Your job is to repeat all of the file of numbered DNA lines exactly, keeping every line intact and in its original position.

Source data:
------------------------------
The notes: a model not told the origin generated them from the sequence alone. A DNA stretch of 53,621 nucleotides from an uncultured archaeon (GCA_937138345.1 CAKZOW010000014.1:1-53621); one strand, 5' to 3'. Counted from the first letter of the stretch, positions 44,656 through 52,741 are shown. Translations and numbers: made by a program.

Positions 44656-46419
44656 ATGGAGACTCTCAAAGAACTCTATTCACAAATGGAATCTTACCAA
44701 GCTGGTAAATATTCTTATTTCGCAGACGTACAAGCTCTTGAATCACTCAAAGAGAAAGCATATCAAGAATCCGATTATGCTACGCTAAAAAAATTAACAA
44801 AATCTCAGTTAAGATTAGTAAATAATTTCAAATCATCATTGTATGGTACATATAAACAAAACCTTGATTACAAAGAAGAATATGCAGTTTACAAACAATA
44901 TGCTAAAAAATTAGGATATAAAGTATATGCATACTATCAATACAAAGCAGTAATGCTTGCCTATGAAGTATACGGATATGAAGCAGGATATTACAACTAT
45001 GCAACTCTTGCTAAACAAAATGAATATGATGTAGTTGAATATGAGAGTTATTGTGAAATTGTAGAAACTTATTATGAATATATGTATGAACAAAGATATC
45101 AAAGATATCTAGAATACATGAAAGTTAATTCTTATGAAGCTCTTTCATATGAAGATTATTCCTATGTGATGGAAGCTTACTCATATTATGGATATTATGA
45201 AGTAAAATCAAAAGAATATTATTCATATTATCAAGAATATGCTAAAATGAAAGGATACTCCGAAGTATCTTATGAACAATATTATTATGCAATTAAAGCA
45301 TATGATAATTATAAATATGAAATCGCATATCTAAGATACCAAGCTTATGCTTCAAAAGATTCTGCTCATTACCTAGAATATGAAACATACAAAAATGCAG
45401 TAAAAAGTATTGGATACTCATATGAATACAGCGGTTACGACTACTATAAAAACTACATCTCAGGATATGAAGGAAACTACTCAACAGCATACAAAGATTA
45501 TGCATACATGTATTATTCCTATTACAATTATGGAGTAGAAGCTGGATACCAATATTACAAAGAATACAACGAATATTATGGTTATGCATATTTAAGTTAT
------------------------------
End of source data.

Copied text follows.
The notes: a model not told the origin generated them from the sequence alone. A DNA stretch of 53,621 nucleotides from an uncultured archaeon (GCA_937138345.1 CAKZOW010000014.1:1-53621); one strand, 5' to 3'. Counted from the first letter of the stretch, positions 44,656 through 52,741 are shown. Translations and numbers: made by a program.

Positions 44656-46419
44656 ATGGAGACTCTCAAAGAACTCTATTCACAAATGGAATCTTACCAA
44701 GCTGGTAAATATTCTTATTTCGCAGACGTACAAGCTCTTGAATCACTCAAAGAGAAAGCATATCAAGAATCCGATTATGCTACGCTAAAAAAATTAACAA
44801 AATCTCAGTTAAGATTAGTAAATAATTTCAAATCATCATTGTATGGTACATATAAACAAAACCTTGATTACAAAGAAGAATATGCAGTTTACAAACAATA
44901 TGCTAAAAAATTAGGATATAAAGTATATGCATACTATCAATACAAAGCAGTAATGCTTGCCTATGAAGTATACGGATATGAAGCAGGATATTACAACTAT
45001 GCAACTCTTGCTAAACAAAATGAATATGATGTAGTTGAATATGAGAGTTATTGTGAAATTGTAGAAACTTATTATGAATATATGTATGAACAAAGATATC
45101 AAAGATATCTAGAATACATGAAAGTTAATTCTTATGAAGCTCTTTCATATGAAGATTATTCCTATGTGATGGAAGCTTACTCATATTATGGATATTATGA
45201 AGTAAAATCAAAAGAATATTATTCATATTATCAAGAATATGCTAAAATGAAAGGATACTCCGAAGTATCTTATGAACAATATTATTATGCAATTAAAGCA
45301 TATGATAATTATAAATATGAAATCGCATATCTAAGATACCAAGCTTATGCTTCAAAAGATTCTGCTCATTACCTAGAATATGAAACATACAAAAATGCAG
45401 TAAAAAGTATTGGATACTCATATGAATACAGCGGTTACGACTACTATAAAAACTACATCTCAGGATATGAAGGAAACTACTCAACAGCATACAAAGATTA
45501 TGCATACATGTATTATTCCTATTACAATTATGGAGTAGAAGCTGGATACCAATATTACAAAGAATACAACGAATATTATGGTTATGCATATTTAAGTTAT